The Coronavirus pandemic has changed so many aspects of modern living.
One of the biggest changes has been the transition to virtual, work-from-home, or hybrid work models for so many companies.
In "the before times," we never seemed to question that companies expected employees to work in the office. That's where work had always taken place, after all... At work!
However, now that we collectively (had to) realize that employees can be effective without suffering long commutes and the other struggles of cubicle life, it seems the virtual and hybrid work models are here to stay. While this constitutes a positive shift in many ways (fewer commuting cars on the road, employee time and resources saved, etc.), there will still often be something missing when you can't meet with your colleagues in person.
Enter: THE VIDEO MEETING. Thanks to modern technology, you can still have face-to-face conversations... and the entire meeting group can catch glimpses of your work-from-home setup (and outfit)! This led to the hilarious combinations of suit-jacket-and-tie-atop-sweatpants combos we've seen so often in the last few years.
But can we do better with work-from-home attire? Especially for women, who admittedly have more creative license than men when it comes to work-appropriate outfits: can our wardrobe serve double-time to provide the comfort desired in our home environment, with the appropriate and polished appearance necessary for a work video meeting?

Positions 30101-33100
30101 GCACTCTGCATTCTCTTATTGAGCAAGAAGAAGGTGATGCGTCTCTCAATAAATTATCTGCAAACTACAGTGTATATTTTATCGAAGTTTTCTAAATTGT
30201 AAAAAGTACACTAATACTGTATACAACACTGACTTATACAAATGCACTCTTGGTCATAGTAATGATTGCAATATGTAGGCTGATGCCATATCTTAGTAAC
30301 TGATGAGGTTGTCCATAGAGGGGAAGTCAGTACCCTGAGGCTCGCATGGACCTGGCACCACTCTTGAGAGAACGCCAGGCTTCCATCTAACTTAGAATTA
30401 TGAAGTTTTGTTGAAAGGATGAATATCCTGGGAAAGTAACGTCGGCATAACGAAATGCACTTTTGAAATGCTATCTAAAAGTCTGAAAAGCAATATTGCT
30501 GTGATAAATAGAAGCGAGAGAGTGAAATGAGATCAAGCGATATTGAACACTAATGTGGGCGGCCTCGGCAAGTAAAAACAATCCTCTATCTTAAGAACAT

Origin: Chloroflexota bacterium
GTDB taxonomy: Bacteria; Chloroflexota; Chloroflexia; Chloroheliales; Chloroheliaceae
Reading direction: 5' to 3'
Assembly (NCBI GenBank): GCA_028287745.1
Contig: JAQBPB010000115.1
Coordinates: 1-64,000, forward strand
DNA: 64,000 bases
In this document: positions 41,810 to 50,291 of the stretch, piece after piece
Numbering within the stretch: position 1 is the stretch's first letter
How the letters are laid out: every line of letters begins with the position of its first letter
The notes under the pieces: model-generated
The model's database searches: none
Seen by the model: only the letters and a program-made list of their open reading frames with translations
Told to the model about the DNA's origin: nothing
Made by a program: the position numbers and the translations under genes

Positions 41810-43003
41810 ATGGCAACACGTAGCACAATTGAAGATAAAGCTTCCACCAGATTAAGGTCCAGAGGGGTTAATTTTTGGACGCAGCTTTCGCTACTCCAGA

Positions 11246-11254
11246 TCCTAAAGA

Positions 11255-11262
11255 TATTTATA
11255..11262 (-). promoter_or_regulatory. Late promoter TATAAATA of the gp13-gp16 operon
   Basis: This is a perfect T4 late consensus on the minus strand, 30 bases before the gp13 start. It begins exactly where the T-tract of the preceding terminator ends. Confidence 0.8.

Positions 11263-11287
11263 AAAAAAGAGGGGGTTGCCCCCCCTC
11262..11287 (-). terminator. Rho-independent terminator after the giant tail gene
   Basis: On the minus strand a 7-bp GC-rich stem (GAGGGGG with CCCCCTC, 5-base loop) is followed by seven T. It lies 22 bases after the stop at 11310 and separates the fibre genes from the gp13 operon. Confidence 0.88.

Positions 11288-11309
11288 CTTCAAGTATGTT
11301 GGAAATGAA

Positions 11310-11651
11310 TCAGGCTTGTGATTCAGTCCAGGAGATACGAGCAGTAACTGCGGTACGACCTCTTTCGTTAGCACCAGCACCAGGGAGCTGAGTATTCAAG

Check out the top 3 recommended features of an ideal work-from-home outfit and see what the best options would include:
1) Comfort first. Is your w-f-h outfit comfortable? The last thing any of us want is to have to wear stuffy, constricting, itchy workwear fabrics and cuts while at home. For some of us, this may also mean asking, does the outfit require one of the most constricting pieces of clothing--a bra?
However, since we likely don't want our colleagues to see us without a bra, we must have another feature in the ideal work-from-home outfit, so,
2) Does it look polished? Can your comfortable w-f-h outfit pass for professional clothing? Is it significantly revealing or too casual in appearance? (And, if you choose not to wear a bra at home, can that be visualized?) You don't want your colleagues to ask if you're wearing your pajamas on the video call.
And because we want the investments in our wardrobe to pay off,
3) Is it versatile? As the boundaries between work and home continue to blend, your work-from-home wardrobe should work overtime for your personal and professional needs. Is your w-f-h outfit versatile to wear in a variety of ways? Can you toss a blazer on top for a work meeting, and then run to the grocery store in that outfit with your shorts on?
We certainly have developed a new way of living in this peri- and post-pandemic world.
Shouldn't we develop a new wardrobe to suit our new lifestyle? I think Jia can help that work-from-home life feel a little more home, even if it can still look like work. What do you think?